We May Be Making Dog Adoptions Too Complicated
Companion animal shelters want all of their adoptions to succeed. However, this often doesn’t happen for a variety of reasons. While it seems logical to assume that behavior is the primary culprit for failed adoptions, this does not appear to be the case, at least for dogs. Results vary, but surveys show that less than 10% of dogs come back to shelters because of how they acted in their new homes. Most of us who care for dogs can name at least one thing we wish they would or wouldn’t do, but we don’t give them up because of it. So where does this misperception come from? And how can we fix it?
In the 1970s, in response to increasing populations and rising euthanasia rates, shelters and researchers started collecting data on why people were relinquishing their dogs. These early studies cataloged a variety of guardian financial, health, and lifestyle issues. They also documented canine health problems and a long list of undesirable behaviors.
Researchers in this study reviewed prior research on reasons for the relinquishment of dogs to shelters. The results challenge commonly held views on why dogs lose their homes. The authors termed canine behavioral issues as “incompatibilities,” rather than “problems,” to account for the fact that they don’t fit their human caregivers’ desires. They compared these incompatibilities with how prevalent the behaviors were among dogs who remain in their homes. As they note, a reason for surrender becomes a risk factor only when it is more common in the relinquished population than in the population of dogs who remain in their homes.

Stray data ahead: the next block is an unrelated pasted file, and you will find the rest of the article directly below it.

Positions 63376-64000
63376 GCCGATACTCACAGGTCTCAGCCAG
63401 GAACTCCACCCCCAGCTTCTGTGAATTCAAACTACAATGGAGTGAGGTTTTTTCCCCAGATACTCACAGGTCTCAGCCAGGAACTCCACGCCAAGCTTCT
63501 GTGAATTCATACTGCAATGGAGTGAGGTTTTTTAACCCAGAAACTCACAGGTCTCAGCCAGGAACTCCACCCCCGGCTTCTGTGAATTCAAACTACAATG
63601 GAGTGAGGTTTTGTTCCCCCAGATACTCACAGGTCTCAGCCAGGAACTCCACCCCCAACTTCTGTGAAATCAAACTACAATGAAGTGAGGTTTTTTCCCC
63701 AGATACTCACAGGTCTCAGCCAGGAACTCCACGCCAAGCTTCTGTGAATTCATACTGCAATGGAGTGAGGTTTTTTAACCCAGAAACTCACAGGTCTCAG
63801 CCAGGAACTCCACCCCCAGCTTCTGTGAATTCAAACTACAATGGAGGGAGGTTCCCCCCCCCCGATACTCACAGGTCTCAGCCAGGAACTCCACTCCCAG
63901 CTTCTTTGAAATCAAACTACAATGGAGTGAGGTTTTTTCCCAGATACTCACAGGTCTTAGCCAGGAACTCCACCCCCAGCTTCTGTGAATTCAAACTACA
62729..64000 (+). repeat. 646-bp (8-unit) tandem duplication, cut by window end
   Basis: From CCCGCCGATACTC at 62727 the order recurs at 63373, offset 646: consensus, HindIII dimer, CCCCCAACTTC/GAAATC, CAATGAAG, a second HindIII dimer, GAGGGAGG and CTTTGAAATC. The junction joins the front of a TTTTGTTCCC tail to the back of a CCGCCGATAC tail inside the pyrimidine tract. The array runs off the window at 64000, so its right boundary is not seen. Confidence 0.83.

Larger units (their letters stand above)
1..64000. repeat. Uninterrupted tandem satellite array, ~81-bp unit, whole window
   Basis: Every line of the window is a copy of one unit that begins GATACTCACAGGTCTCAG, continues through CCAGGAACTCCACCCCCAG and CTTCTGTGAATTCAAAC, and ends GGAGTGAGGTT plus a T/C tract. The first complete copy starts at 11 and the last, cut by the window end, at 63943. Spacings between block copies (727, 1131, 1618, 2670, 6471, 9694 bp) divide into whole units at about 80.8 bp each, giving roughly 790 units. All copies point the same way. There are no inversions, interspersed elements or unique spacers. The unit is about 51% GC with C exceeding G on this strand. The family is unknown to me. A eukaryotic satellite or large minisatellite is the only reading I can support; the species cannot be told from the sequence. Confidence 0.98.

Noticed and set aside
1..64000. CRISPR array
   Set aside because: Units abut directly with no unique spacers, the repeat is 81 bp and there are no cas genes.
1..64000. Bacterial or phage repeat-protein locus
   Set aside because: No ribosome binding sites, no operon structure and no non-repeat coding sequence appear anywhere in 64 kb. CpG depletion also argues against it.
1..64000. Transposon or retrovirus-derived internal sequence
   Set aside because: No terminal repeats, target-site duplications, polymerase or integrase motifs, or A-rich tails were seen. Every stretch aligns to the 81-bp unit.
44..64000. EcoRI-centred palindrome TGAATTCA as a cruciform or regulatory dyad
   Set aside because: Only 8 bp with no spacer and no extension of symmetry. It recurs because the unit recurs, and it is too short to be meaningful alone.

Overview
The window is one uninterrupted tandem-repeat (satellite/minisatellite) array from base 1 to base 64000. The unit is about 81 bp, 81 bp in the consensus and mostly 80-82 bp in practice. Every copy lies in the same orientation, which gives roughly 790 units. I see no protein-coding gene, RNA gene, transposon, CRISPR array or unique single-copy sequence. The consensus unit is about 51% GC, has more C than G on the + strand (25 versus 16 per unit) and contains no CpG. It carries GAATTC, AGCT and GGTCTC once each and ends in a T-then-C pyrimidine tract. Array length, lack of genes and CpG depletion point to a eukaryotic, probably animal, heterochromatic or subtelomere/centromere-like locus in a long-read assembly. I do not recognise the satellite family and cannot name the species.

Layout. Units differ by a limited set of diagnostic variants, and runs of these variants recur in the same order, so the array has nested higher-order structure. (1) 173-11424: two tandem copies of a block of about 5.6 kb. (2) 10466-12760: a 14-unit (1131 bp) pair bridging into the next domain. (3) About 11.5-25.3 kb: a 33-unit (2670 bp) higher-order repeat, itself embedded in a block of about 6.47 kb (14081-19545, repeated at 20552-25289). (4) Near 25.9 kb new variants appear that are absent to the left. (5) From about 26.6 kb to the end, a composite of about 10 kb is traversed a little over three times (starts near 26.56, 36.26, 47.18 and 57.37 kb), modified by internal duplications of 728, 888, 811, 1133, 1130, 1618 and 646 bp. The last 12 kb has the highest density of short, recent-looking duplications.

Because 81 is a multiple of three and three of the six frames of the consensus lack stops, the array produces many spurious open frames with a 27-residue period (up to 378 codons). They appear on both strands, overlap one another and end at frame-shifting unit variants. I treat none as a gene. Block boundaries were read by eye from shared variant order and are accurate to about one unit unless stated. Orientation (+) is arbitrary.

One of the challenges in assessing these issues arises from how the collected data are categorized. Behavioral reasons for dogs’ surrender may be grouped or “lumped” together, while other reasons are defined more granularly. This may paint a misleading picture that surrendered dogs are somehow behaviorally different. Furthermore, a lack of consistent definitions of canine behavior, or how those definitions are applied, may skew the data. How relinquishers are asked about their reasons for surrender can further muddy our understanding.
Still, as shelters continue to gather this data, staff create screening tools for potential adopters. Dog behavioral profiles often define which dogs would be suitable for which adopters, even despite a lack of credible evidence that such profiles are effective, or that behavioral assessment in the shelter accurately predicts how a dog would fare in a home setting. In fact, the two risk factors that may predict a failed adoption, inappropriate elimination and unwanted chewing, can’t be reliably assessed in a shelter.
Results of this literature review failed to find that behavioral problems drive relinquishments. Indeed, the data showed that dogs who remain in their homes are not necessarily models of ideal canine conduct. Thus, when shelters restrict adoptions because of behavioral issues, they may be doing dogs a disservice. Behavioral assessments and modification or limiting who can adopt certain dogs are practices meant to prevent failed adoptions. But it’s not clear that these strategies work, and they may simply leave more dogs unadopted. Dogs left in the shelter may become more stressed while reducing the shelter’s capacity to take in more animals and consuming staff resources.
Since the authors admit that existing data on behavioral incompatibilities is weak, advocates have an opportunity to correct the record by pushing for more research in this area. We need to definitively answer the questions of how dog behavior is linked to rehoming success or failure and adjust shelter practices accordingly. Only then can we reach the ideal of a 100% dog adoption success rate.